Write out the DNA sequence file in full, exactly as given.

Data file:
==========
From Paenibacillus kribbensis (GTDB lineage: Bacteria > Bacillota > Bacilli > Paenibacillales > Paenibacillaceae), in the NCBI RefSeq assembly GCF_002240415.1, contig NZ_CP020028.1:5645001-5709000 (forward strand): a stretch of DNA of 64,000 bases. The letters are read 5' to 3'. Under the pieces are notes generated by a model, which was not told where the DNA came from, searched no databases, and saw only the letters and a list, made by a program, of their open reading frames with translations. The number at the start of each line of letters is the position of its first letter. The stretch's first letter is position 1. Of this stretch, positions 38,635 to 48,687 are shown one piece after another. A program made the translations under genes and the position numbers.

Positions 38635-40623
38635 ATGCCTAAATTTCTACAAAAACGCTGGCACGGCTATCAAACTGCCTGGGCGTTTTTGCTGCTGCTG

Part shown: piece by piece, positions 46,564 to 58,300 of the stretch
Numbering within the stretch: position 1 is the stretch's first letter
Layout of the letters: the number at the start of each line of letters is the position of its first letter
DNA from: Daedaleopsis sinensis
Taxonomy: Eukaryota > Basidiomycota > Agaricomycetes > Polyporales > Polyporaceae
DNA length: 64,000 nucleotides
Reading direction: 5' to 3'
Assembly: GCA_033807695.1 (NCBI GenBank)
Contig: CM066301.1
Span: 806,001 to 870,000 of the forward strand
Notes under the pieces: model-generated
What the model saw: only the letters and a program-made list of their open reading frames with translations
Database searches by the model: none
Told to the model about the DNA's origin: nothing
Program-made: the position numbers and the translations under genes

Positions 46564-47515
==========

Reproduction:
From Paenibacillus kribbensis (GTDB lineage: Bacteria > Bacillota > Bacilli > Paenibacillales > Paenibacillaceae), in the NCBI RefSeq assembly GCF_002240415.1, contig NZ_CP020028.1:5645001-5709000 (forward strand): a stretch of DNA of 64,000 bases. The letters are read 5' to 3'. Under the pieces are notes generated by a model, which was not told where the DNA came from, searched no databases, and saw only the letters and a list, made by a program, of their open reading frames with translations. The number at the start of each line of letters is the position of its first letter. The stretch's first letter is position 1. Of this stretch, positions 38,635 to 48,687 are shown one piece after another. A program made the translations under genes and the position numbers.

Positions 38635-40623
38635 ATGCCTAAATTTCTACAAAAACGCTGGCACGGCTATCAAACTGCCTGGGCGTTTTTGCTGCTGCTG

Part shown: piece by piece, positions 46,564 to 58,300 of the stretch
Numbering within the stretch: position 1 is the stretch's first letter
Layout of the letters: the number at the start of each line of letters is the position of its first letter
DNA from: Daedaleopsis sinensis
Taxonomy: Eukaryota > Basidiomycota > Agaricomycetes > Polyporales > Polyporaceae
DNA length: 64,000 nucleotides
Reading direction: 5' to 3'
Assembly: GCA_033807695.1 (NCBI GenBank)
Contig: CM066301.1
Span: 806,001 to 870,000 of the forward strand
Notes under the pieces: model-generated
What the model saw: only the letters and a program-made list of their open reading frames with translations
Database searches by the model: none
Told to the model about the DNA's origin: nothing
Program-made: the position numbers and the translations under genes

Positions 46564-47515